If a selection effects any other option in the navigation then that facet becomes greyed out and not selectable.

Asos use an aesthetically pleasing price selector tool that easily allows the user to set there own price brackets, the user doesn’t have to select from a formulated list and can create their own price restrictions. This also is a good space saver.

The results refine quickly after making a selection and the page doesn’t reload. Everything works nicely and it is a comforting experience.

Do’s and Don’ts: 
  • Put the search box in a prominent place on every page, don’t make it hard for the user to find it.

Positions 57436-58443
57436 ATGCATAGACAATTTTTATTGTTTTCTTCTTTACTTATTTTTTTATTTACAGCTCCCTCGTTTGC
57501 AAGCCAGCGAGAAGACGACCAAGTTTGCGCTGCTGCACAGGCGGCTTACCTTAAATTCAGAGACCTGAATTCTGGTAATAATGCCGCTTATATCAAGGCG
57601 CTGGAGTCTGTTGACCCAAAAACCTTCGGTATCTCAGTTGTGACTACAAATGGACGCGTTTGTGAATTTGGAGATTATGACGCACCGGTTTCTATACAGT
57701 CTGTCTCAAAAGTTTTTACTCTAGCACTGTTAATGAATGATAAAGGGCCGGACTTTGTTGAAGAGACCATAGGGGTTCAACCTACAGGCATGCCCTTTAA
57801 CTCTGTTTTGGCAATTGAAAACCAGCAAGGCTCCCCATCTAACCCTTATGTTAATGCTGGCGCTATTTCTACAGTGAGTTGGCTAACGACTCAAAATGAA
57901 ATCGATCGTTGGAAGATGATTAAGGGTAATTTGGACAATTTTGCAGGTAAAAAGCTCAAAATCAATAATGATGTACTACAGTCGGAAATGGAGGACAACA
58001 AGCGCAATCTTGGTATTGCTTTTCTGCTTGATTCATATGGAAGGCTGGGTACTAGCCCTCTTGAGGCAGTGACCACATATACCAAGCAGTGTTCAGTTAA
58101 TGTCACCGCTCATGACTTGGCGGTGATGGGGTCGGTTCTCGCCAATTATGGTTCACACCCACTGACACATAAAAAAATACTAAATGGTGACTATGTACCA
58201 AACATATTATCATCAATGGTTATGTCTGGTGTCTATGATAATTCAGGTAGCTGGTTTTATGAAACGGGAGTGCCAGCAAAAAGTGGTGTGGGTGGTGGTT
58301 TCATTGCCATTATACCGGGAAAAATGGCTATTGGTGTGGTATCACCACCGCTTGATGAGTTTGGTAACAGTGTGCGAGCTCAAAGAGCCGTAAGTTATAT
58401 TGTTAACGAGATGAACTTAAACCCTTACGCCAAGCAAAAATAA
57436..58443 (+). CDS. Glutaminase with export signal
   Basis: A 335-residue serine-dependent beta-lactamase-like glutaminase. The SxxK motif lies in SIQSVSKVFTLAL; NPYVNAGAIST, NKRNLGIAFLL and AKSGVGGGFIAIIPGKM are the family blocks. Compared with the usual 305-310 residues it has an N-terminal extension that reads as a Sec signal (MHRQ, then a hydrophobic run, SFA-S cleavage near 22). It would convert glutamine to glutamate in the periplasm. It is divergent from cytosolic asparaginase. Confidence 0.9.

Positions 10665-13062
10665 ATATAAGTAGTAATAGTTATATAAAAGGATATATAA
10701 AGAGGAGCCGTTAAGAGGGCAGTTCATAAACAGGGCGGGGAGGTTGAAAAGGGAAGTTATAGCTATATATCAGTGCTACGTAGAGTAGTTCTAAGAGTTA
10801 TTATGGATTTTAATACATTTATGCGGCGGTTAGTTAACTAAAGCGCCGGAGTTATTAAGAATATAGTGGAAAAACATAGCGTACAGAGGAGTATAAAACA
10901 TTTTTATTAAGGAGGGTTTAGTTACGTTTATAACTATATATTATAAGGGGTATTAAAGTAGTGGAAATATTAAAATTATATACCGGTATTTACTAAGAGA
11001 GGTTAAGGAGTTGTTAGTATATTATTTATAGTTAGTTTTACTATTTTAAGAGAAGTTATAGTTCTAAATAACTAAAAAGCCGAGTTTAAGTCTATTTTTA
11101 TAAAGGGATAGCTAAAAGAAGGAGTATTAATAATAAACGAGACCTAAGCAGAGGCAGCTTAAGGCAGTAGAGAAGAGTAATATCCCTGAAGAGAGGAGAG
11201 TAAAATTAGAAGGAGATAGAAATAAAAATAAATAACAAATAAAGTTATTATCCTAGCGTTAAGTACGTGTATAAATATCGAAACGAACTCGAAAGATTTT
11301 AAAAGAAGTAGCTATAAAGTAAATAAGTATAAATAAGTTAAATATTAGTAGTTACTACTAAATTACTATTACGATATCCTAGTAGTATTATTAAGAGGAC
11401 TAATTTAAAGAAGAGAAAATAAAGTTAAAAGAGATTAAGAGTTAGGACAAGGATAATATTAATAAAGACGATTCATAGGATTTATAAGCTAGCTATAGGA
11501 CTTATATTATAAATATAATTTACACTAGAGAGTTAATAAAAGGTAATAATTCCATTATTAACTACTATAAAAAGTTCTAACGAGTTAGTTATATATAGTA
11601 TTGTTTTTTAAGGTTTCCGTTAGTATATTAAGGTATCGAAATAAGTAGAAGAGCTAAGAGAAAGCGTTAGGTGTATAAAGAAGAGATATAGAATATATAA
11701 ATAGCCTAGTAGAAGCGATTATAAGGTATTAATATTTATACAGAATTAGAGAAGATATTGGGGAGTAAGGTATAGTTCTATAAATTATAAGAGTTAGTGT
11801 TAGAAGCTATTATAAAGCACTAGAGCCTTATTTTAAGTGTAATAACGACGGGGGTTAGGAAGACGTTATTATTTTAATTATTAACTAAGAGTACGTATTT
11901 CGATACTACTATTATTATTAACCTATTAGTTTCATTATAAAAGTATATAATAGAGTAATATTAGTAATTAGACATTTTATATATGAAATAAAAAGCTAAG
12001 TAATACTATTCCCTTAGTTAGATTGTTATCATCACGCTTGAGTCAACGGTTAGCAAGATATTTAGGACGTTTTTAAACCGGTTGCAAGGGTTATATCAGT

• Don’t have lots of facets, information overload presents the users with too many facets and contradicts the idea of narrowing. Here is a good blog post I have read on faceted overload.
  • Style your faceted navigation so it does not look crowded
  • Do research to identify what facets you should offer ensuring your facets are focused and helpful, these will change per product type and may change over time e.g. over the last few years customer reviews have been integral to high value user purchases on the web with many stores offering review ratings as a facet
  • Choose clear labels
  • Order the facets based on importance, which research will help pinpoint
  • If budget allows, use a sophisticated solution which allows a user to select multiple options per facet theme
  • Do build trust with the user. Users need to be reassured that they can undo any option and not lose their results or settings